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Motorized Buggy

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The Unseen Enemy
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The Car The Duryea Brothers Made

By James Donahue

Contrary to popular belief, Henry Ford did not build the first working gasoline powered automobile in the United States. That honor went to brothers Charles and Frank Duryea who installed a four horse engine on a used horse drawn buggy and drove it on a public road at Springfield, Massachusetts on Sept. 21, 1893.

Henry Ford had an engine built and running by that same year, but it wasn’t until 1896 that he built his first car. It was a simple open buggy with a seat, four wooden wheels and an engine that Ford called a Quadracycle. He sold it for $200 and used the money to build another one. He didn’t offer a real car for sale until 1903. And thus began the story of the great Ford Empire in America.

The Duryea car had a friction transmission, spray carburetor and low tension ignition. It was only operated that one day and then went into storage until 1920 when Inglis M. Uppercu found it, and presented it to the United States National Museum, now known as the Smithsonian.

The Duryea brothers were one step ahead of Ford from the start. Frank built the second Duryea in 1895 and entered it in the first motor car race in America. That race among six home-built “horseless carriages,” sponsored by the Chicago Times-Herald, was held on Thanksgiving Day at Chicago. The Duryea came in first and Frank took home the $2,000 grand prize. He used the money to found the Duryea Motor Wagon Company in Springfield.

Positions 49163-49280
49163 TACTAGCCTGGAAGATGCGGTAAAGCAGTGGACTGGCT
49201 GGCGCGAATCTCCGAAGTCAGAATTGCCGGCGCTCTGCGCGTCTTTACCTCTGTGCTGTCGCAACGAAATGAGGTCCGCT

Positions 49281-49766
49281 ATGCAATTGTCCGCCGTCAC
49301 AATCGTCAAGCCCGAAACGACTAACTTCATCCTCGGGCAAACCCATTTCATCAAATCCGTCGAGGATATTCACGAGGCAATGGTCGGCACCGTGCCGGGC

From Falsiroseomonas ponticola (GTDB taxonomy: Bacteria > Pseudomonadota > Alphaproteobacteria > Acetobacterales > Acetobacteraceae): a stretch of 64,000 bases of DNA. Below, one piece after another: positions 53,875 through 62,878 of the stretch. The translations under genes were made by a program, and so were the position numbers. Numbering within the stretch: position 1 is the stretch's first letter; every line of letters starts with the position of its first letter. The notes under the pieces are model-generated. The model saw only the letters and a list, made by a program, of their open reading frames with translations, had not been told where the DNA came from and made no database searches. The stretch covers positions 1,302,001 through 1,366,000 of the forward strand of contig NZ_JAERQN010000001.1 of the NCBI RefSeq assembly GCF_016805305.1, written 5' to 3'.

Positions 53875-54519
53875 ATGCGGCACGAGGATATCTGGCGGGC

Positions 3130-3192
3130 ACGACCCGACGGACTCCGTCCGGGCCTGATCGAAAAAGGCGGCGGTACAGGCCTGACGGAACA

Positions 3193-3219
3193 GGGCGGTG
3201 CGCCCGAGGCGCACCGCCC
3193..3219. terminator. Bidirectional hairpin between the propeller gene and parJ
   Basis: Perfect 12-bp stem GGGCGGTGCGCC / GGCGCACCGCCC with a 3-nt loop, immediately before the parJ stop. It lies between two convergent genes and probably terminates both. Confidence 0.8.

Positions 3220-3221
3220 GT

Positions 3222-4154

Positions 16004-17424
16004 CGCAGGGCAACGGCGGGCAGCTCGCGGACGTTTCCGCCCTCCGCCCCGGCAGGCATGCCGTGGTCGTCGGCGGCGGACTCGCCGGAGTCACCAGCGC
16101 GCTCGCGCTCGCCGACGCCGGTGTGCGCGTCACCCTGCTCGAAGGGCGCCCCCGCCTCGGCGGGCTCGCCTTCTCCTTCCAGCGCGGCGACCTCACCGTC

It was there that the brothers build and sold 13 identical gasoline-powered vehicles, thus becoming the first American automobile manufacturing company. This enterprise was closed in 1898, but the Duryea automobile wasn’t finished. Frank joined the Stevens Arms and Tool Company in Massachusetts and there produced the Stevens-Duryea automobile. This car remained in production until 1927.

It may be of interest to note that the first recorded traffic accident in the United States involved a Duryea. It happened in New York City, in the spring of 1896, when motorist Henry Wells struck a bicyclist with his new Duryea. The rider suffered a broken leg in the mishap and Wells spent a night in jail.

Neither the Duryea brothers nor Ford were the first to build and run a vehicle on a gasoline powered combustion engine. That honor went to French inventor Etienne Lenoir, who patented the first practical gas engine in Paris in 1860 and drove a car it powered from Paris to Joinville two years later. Lenoir powered the vehicle on benzene and his drawings show an electric sparked ignition, thus making him the first to operate a car on a petroleum-based fuel.